at least k-sensors, a subset of sensors are selected for
ensuring k-coverage of a wireless sensor network.[7][8] In a
dense wireless sensor network, many methods only activate a
subset of sensors responsible for surveillance in order to
prolong the network lifetime. A centralized method is proposed
to partition sensors into mutually exclusive sets such that
sensors in each set fully cover the entire sensor field.

3 ENERGY REMAINING GREEDY SCHEDULING LGORITHM

3.1 Introduction
The algorithm considers the problem of nodes scheduling
while preserving the full coverage of a target area. [4]
Particularly, it aims at circumventing some shortcomings of the
existing work. Mainly, it aims at achieving balanced energy
______________________________

Singaram M is currently working as Assistant
Professor in electronics and communication
engineering in KPR Institute of Engineering and
Technology, Coimbatore, India.
E-mail: singaram1189@gmail.com
Finney Daniel Shadrach S is currently working as
Assistant Professor in electronics and communication
engineering in KPR Institute of Engineering and
Technology, Coimbatore, India.
E-mail: finneydaniels@gmail.com
Sathish Kumar N is currently working as Assistant
Professor in electronics and communication
engineering in KPR Institute of Engineering and
Technology, Coimbatore, India.
E-mail: sathishkumar2490@gmail.com
Chandraprasad V is currently working as Assistant
Professor in electronics and communication
engineering in KPR Institute of Engineering and
Technology, Coimbatore, India.
E-mail: chandraprasad90@gmail.com
INTERNATIONAL JOURNAL OF SCIENTIFIC & TECHNOLOGY RESEARCH VOLUME 3, ISSUE 1, JANUARY 2014 ISSN 2277-8616
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depletion among nodes exchanging a minimum amount of
messages for the nodes scheduling, while preserving the full
coverage of the target area using minimum active nodes.
Indeed, the massive use of a particular subset of nodes may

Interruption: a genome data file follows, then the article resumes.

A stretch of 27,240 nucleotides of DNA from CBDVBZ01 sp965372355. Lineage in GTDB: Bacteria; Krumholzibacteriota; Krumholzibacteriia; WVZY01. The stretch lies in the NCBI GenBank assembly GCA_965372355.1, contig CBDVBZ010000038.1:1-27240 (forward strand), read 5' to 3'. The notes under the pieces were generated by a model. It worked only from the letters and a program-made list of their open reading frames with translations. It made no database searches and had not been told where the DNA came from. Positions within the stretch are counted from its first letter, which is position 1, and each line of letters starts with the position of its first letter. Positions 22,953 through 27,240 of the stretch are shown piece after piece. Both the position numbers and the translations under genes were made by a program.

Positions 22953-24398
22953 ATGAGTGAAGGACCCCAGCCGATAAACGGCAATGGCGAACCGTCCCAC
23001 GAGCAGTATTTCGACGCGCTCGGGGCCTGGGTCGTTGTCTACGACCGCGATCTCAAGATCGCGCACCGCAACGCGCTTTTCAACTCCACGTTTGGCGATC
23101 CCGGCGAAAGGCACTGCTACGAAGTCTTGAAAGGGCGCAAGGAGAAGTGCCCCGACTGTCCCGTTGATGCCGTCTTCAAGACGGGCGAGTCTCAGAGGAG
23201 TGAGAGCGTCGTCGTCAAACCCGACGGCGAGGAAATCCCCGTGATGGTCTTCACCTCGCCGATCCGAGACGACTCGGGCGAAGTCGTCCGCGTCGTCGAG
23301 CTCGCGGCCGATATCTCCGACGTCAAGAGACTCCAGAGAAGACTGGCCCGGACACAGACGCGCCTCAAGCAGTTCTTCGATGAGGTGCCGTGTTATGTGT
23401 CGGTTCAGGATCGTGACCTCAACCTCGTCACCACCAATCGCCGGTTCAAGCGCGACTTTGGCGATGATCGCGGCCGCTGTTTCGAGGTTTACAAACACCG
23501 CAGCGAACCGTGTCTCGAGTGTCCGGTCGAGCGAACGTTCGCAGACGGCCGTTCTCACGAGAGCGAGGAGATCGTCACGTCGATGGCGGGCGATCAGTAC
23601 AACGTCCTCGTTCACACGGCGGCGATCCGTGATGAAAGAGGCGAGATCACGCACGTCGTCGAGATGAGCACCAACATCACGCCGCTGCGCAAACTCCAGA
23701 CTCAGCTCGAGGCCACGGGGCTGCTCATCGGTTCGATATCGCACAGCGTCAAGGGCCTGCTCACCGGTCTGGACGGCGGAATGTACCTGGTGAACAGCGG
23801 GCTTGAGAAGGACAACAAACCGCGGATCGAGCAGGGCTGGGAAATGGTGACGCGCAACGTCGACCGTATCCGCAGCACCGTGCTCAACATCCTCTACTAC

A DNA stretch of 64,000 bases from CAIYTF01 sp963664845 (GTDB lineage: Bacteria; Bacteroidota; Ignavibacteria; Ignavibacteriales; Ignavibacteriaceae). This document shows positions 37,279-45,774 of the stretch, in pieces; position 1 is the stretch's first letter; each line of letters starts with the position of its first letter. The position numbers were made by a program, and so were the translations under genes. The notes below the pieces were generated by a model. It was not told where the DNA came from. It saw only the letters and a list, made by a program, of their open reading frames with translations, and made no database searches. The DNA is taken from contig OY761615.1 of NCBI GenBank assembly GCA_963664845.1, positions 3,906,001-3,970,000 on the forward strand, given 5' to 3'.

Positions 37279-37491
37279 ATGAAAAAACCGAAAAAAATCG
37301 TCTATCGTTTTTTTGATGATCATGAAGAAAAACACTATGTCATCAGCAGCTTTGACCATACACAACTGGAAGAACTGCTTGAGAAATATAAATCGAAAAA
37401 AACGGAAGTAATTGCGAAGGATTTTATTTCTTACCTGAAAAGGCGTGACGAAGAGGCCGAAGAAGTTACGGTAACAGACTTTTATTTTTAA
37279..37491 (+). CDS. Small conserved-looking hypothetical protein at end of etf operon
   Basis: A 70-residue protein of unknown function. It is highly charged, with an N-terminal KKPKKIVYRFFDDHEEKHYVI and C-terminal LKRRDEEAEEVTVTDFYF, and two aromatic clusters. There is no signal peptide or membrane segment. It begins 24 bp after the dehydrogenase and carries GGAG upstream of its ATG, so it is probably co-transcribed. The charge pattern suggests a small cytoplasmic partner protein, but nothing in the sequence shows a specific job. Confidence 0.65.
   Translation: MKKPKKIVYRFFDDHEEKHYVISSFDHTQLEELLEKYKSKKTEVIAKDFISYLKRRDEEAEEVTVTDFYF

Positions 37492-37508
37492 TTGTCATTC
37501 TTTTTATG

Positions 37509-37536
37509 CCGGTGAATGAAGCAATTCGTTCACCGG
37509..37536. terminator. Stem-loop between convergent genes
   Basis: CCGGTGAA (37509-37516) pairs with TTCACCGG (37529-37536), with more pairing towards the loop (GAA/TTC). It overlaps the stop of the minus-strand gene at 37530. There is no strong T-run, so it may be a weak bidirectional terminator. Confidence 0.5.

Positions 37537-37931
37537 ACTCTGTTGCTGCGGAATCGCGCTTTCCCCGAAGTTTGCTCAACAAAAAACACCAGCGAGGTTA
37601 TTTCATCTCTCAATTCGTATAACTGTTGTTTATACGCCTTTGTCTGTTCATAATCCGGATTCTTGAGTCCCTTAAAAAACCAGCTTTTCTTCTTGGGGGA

induce their premature death, which reduces the WSN lifetime.
The proposed energy remaining greedy scheduling (ERGS)
algorithm is based on this observation. It is a localized self-
scheduling algorithm which considers only one-hop
neighborhood knowledge. Before its presentation, the
hypotheses and the objectives, considered for its
development, will be introduced.

3.2 Objectives
The ERGS algorithm aims to provide full coverage over an
area of interest while minimizing the number of active nodes.
Thus, it maximizes the duration of the coverage and,
consequently the WSN lifetime. Such decisions must be done
using minimum knowledge and messages exchange, and
must ensure the robustness of the decisions despite the loss
of messages. To meet these objectives, a subset of active
nodes is periodically selected. Based on the ERGS algorithm,
each node decides by itself whether it must be active taking
into account: its remaining energy level, its one-hop
neighborhood information (energy level and information
explored by the coverage verification algorithm as e.g. the
nodes location), the coverage rate of its sensing area and the
decisions already taken by a subset of its one-hop neighbours.

3.3 Principles of the Ergs Algorithm
Each node contributes to the coverage of the target area only
through its sensing area. Thus, if each node guarantees the
full coverage of its sensing area by a subset of working
neighbours before entering its sleep state, then the coverage
of the target area will be preserved after the deactivation of the
redundant nodes. So, each node can self-schedule its activity
based on localized information. However, if all nodes
simultaneously make decisions, blind points may appear,
Node 1 finds that its sensing area can be covered by nodes 2
4. According to the eligibility rule, node 1 turns itself off. While
at the same time, node 4 also finds that its sensing area can
be covered by nodes 1, 5 and 6. Believing node 1 is still
working, node 4 turns itself off too. Thus, a blind point occurs
after turning off both nodes 1 and 4, as in figure 1). To avoid
the problem of blind points, most of distributed scheduling
algorithms exchange additional messages when using
negotiation, a node, finding that its sensing area is covered by
a subset of its neighbors, must request for deactivation
permission. In this case, it will send a specific message to
each of its sponsors to take permission. If one of the sponsors